Guest post from Angela Dobson
Imagine not being able to visit the places that are important to you. Imagine the frustration of trying to go somewhere and finding that you can’t get in while other people can, where the people who work there have no interest in helping you and end up leaving you out in the cold.
That’s what happened to me when I went to visit St Paul’s Cathedral in December.
The wheelchair-accessible side entrance to St Paul’s is usually locked, which is frustrating for anyone wanting to come in that way. As I planned to visit, I called up and told the cathedral I was coming, once several days before and again when I was on my way so that they could make the entrance available. However, when I got there, it was locked. The pavement by the front entrance was blocked off and I had to go into the road to reach the dropped curve at the front of the cathedral. My support worker went up to speak to a member of staff and was informed that there was no room in the cathedral. She was then ignored when she asked why the accessible entrance is always locked.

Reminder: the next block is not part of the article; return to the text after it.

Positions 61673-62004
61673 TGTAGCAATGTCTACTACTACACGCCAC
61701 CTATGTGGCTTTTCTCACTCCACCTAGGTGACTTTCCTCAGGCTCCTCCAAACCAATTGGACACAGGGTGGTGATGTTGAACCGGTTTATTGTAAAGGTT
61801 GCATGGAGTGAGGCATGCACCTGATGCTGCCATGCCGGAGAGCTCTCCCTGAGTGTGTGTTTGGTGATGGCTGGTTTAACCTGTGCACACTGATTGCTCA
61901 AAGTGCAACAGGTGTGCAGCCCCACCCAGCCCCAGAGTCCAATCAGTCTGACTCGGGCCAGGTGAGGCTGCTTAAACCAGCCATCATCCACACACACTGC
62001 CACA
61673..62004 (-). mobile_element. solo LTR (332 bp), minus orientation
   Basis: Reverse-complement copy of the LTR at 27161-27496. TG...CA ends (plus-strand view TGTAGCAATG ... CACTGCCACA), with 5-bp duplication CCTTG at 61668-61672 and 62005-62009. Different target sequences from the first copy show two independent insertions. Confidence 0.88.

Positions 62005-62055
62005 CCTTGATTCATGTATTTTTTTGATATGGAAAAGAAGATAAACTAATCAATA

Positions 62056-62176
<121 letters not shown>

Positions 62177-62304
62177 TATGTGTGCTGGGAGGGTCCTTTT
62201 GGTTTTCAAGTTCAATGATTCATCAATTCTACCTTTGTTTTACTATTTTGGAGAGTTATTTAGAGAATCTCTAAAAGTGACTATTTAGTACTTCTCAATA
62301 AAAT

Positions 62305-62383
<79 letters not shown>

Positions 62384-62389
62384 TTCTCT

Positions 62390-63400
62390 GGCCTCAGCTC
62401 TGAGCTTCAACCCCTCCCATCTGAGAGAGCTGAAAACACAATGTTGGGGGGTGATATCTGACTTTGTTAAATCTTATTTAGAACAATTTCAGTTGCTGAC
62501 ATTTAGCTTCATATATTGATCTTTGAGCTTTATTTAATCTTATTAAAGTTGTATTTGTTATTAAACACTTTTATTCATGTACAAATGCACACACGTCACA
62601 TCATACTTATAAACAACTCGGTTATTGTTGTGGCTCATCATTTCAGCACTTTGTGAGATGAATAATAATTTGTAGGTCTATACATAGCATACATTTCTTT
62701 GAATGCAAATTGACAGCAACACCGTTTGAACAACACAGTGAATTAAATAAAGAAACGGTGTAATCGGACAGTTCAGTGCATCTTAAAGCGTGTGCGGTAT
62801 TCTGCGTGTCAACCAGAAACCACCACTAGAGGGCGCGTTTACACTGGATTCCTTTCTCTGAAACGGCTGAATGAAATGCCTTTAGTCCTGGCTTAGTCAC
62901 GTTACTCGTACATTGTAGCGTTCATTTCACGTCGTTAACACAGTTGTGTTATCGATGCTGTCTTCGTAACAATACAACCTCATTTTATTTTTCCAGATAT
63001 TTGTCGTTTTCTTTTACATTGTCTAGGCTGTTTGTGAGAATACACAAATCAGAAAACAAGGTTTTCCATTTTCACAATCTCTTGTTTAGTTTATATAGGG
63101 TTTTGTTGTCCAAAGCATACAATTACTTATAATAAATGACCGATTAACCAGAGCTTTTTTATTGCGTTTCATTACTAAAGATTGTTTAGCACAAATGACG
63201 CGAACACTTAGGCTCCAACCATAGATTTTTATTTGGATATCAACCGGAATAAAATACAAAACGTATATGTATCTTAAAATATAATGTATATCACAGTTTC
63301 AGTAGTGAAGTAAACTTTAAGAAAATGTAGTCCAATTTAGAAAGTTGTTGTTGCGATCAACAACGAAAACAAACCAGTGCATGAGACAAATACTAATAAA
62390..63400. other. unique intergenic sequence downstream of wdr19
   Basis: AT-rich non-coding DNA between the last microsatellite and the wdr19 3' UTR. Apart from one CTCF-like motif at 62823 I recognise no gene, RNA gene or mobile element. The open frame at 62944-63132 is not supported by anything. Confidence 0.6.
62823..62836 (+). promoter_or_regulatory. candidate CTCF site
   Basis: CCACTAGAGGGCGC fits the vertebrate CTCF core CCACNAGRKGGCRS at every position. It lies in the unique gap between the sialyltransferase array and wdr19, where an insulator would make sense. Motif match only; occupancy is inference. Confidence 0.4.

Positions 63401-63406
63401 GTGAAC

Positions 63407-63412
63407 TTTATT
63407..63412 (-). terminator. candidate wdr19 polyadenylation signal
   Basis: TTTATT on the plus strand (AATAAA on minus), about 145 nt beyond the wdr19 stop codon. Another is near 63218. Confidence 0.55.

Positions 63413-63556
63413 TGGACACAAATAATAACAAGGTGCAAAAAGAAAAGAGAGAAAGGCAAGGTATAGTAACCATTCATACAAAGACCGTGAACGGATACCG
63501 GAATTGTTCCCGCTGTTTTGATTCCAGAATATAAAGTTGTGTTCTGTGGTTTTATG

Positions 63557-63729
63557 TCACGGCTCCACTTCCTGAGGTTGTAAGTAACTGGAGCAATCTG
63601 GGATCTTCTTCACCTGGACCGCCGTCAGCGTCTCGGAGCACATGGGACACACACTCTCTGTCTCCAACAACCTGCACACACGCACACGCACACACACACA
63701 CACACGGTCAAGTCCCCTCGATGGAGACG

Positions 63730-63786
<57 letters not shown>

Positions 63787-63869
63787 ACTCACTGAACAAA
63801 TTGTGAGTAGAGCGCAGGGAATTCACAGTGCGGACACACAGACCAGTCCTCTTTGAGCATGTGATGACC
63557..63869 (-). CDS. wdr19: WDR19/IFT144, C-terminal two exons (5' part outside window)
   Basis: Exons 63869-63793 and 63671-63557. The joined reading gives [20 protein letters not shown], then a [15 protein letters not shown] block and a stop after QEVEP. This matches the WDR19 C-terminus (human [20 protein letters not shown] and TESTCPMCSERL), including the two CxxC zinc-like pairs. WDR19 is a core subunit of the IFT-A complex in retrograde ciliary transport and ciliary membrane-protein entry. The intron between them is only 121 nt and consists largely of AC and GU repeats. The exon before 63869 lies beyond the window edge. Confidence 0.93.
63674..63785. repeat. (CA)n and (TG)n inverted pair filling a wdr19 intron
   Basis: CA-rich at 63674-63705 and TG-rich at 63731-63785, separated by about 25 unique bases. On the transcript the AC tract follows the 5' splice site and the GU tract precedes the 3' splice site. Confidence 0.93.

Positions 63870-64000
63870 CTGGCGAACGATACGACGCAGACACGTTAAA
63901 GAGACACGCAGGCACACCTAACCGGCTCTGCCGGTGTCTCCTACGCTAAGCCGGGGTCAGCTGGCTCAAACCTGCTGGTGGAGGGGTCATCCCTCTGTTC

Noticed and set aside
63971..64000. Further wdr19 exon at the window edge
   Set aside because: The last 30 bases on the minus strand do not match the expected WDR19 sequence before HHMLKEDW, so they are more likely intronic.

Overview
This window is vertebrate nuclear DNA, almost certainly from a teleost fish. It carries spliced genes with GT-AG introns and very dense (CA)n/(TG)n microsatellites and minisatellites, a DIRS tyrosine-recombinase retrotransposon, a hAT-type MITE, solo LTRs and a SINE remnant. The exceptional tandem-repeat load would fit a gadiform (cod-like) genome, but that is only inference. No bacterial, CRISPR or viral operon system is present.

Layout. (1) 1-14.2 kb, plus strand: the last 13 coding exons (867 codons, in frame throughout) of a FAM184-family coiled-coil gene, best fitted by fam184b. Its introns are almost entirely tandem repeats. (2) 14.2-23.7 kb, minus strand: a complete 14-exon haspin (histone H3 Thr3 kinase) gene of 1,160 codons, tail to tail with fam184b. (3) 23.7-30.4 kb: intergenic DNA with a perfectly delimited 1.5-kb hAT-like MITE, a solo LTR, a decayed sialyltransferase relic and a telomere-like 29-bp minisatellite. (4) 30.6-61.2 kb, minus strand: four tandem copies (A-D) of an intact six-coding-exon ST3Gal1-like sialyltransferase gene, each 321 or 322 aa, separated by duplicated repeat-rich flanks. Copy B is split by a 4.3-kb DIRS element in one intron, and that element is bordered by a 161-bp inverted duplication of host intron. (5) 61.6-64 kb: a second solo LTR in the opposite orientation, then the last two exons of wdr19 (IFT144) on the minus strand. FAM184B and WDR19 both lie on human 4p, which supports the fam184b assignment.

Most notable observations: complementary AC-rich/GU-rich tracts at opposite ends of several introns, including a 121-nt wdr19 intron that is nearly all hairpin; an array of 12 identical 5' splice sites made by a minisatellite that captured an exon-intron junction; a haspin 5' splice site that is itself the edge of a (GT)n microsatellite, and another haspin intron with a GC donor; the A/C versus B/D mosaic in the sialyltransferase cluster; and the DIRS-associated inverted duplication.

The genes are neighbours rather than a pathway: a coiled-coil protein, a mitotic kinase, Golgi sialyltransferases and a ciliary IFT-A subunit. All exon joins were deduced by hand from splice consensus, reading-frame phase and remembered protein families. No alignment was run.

This is not the first time I’ve been unable to go into St Paul’s, where some of the people who work there have been very unhelpful. It is frustrating and dispiriting not being able to access such an important building that ought to be open to everyone. I think it’s vital that places of worship are made to be accessible to everyone who wishes to visit them, and many places could do more to make their spaces accessible to disabled people.
I’d like to hear other people’s stories about access to places of worship. To support my campaign, email email@example.com with your experiences.